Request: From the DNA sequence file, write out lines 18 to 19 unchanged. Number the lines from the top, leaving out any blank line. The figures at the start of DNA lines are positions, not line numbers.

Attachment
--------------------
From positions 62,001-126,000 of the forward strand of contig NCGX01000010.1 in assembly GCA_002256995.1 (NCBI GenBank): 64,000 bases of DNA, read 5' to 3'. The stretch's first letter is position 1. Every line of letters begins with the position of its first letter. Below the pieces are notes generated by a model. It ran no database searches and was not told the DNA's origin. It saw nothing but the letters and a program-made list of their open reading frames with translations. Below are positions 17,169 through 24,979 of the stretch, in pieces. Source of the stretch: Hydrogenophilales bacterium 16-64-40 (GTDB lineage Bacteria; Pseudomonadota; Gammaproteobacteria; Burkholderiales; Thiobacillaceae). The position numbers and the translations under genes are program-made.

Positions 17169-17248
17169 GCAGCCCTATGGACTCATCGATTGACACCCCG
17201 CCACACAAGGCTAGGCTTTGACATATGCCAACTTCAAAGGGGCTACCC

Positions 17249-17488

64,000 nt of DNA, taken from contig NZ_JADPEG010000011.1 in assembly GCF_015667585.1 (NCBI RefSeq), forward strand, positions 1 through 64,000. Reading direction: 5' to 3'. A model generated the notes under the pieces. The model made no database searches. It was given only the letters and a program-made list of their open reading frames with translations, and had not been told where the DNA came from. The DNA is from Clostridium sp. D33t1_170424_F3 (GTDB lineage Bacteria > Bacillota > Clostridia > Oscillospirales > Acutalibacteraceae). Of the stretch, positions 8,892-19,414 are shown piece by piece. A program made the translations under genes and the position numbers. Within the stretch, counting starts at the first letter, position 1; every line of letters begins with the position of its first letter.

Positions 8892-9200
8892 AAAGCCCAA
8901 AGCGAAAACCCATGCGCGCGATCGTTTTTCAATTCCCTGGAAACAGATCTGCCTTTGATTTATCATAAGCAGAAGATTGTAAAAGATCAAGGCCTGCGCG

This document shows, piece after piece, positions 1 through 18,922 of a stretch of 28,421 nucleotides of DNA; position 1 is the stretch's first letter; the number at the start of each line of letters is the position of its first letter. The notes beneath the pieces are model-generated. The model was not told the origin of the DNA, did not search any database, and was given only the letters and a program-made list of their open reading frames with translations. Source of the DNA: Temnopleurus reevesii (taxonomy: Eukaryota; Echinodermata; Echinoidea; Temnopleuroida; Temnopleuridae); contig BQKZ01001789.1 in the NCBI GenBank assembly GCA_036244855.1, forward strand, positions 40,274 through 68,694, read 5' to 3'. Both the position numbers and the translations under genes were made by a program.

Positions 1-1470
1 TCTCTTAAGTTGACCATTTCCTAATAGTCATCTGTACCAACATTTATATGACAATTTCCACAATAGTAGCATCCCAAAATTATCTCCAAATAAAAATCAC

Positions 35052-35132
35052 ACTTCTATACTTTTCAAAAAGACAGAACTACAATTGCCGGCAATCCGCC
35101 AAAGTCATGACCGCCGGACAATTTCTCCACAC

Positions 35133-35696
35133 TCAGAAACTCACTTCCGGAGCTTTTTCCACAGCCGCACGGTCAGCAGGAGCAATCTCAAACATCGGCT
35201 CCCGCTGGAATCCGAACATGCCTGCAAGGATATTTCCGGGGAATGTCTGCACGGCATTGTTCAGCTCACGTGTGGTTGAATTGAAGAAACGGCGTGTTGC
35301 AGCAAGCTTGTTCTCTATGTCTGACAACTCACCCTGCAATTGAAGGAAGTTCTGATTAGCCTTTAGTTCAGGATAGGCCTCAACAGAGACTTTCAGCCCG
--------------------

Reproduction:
35201 CCCGCTGGAATCCGAACATGCCTGCAAGGATATTTCCGGGGAATGTCTGCACGGCATTGTTCAGCTCACGTGTGGTTGAATTGAAGAAACGGCGTGTTGC
35301 AGCAAGCTTGTTCTCTATGTCTGACAACTCACCCTGCAATTGAAGGAAGTTCTGATTAGCCTTTAGTTCAGGATAGGCCTCAACAGAGACTTTCAGCCCG